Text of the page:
In terms of promotion, there is much room for improvement in fairness and transparency in the process, says Lewis. In her own experience, “As a woman, trying to make promotion in the first six years of work, I was trying to build confidence, I had three children, I was sleep deprived—and I was supposed to have time and energy to devote to research in order to get tenure.” Medical school starts with a good balance of gender representation, but those numbers shift over time, says Lewis. “We need to put structures in place that support women and other underrepresented groups in advancing leadership roles.” 

And, when it comes to work-life balance for residents pulling long shifts, accommodations have not readily been made that might take into account the needs of someone on medication or with a fatigue-related condition such as a mental health condition, migraine, epilepsy or MS. “We don’t want our learners to have to go off their medications just so they can work all night,” says Lewis. “You can learn in different ways and we can restructure things so more work gets done on evenings or weekends, or whatever works for them. It’s just doing things differently and recognizing that’s OK.” We have come a long way over the past decade in recognizing appropriate accommodations, but we still have work to do.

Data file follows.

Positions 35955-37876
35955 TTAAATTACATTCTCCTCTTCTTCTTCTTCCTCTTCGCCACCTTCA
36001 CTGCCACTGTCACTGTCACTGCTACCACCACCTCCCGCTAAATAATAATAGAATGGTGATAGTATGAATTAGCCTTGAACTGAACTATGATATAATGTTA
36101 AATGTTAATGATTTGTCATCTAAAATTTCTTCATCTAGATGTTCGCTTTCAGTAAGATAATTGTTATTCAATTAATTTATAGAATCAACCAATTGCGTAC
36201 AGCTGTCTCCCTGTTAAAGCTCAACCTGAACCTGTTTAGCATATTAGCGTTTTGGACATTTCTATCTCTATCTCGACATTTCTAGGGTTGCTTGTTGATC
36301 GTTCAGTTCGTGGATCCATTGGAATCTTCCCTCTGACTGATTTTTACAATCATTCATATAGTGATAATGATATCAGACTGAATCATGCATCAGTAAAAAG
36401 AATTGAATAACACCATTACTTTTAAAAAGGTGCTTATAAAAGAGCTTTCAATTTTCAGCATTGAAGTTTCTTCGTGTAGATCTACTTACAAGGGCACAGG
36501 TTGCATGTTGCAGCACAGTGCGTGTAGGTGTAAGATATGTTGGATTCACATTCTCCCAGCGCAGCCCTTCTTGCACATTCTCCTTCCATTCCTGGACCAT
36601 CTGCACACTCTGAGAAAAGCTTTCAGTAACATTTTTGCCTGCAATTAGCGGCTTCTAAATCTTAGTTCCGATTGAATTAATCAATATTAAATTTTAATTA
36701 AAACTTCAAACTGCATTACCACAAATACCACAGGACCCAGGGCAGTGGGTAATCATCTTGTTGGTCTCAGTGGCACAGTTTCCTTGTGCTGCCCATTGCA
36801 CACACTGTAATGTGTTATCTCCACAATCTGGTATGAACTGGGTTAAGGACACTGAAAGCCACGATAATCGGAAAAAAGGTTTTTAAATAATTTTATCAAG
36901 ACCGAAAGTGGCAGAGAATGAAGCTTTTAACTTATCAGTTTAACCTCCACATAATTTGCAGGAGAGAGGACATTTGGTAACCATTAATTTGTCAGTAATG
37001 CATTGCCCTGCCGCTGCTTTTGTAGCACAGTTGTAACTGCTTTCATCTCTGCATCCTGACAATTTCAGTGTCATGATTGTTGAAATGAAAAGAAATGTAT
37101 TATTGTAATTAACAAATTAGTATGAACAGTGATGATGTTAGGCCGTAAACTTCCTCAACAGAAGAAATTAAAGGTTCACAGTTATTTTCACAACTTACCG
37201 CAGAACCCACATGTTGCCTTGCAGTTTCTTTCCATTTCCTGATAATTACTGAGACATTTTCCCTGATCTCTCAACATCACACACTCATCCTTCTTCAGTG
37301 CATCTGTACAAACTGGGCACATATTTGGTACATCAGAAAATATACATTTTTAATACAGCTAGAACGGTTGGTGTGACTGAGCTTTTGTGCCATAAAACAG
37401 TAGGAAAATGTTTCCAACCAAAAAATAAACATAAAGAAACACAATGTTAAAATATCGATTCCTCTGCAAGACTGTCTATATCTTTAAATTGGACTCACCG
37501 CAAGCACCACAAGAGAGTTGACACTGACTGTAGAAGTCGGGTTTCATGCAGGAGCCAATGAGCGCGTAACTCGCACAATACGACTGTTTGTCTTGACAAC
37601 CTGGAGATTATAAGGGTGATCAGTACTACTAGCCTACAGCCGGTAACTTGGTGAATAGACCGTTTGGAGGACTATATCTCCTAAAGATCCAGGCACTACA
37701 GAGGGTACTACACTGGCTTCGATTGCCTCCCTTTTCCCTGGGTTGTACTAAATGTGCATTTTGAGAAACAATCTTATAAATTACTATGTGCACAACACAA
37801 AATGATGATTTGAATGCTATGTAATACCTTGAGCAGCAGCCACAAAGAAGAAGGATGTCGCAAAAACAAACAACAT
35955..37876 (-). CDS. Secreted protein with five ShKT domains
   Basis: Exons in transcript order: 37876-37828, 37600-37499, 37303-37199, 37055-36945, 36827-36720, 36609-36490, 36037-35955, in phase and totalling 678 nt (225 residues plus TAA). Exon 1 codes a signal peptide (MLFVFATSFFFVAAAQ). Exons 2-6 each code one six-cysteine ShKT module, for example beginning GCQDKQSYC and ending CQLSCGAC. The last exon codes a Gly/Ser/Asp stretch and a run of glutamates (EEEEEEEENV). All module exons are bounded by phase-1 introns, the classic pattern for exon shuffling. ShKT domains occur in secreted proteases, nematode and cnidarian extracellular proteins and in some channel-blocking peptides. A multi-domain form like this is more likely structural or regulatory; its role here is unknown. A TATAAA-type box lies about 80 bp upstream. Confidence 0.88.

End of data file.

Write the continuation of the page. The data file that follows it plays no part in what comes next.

Overcoming barriers

“Medicine is a very traditional culture,” says Lewis. “We are not good at admitting our vulnerability and we’re not good at mentoring it. If established physicians boast about working 26-hour shifts through a divorce and other personal problems, there is no space for learners to be vulnerable and say they’re struggling.” And with high rates of suicide among medical students, residents and physicians, Lewis knows that the hard work ahead to shift those attitudes is crucial to the future of both the profession and public health. “When we’re not at our best, we don’t give the best patient care,” she stresses. 

While tradition is one roadblock, the very burnout Lewis is working to turn around also gets in the way of progress. She has already faced cynicism from exhausted colleagues who question, “This all looks good on paper, but is this role really going to have the power to change anything?” Lewis knows that she and her allies will have to produce tangible evidence of improvement in the coming months and years to win over those skeptics. But with the support of the administration—and of health-promoting colleagues like Rob Pauly, Helly Goez, Penny Smyth, Jonathan Choy and Cheryl Goldstein, all of whom are on her steering committee—she’s more than up to challenging the status quo and making bold changes. “I’m happy to make people uncomfortable if it’s for the greater good,” she says with a chuckle.

Reasons for hope

The culture shift needed to support Lewis’s work has already begun, she says. These days, people in the health professions are quicker to acknowledge their own humanity and be more open and honest about needing support. And when they do, there seem to be more and more peers and colleagues ready and willing to help. “There are so many incredible individuals who want to make things better,” says Lewis, both within the faculty and around the province in organizations such as Alberta Health Services, a valuable partner in her work. “There’s so much will to change things, and so many good ideas. We just have to harness that.”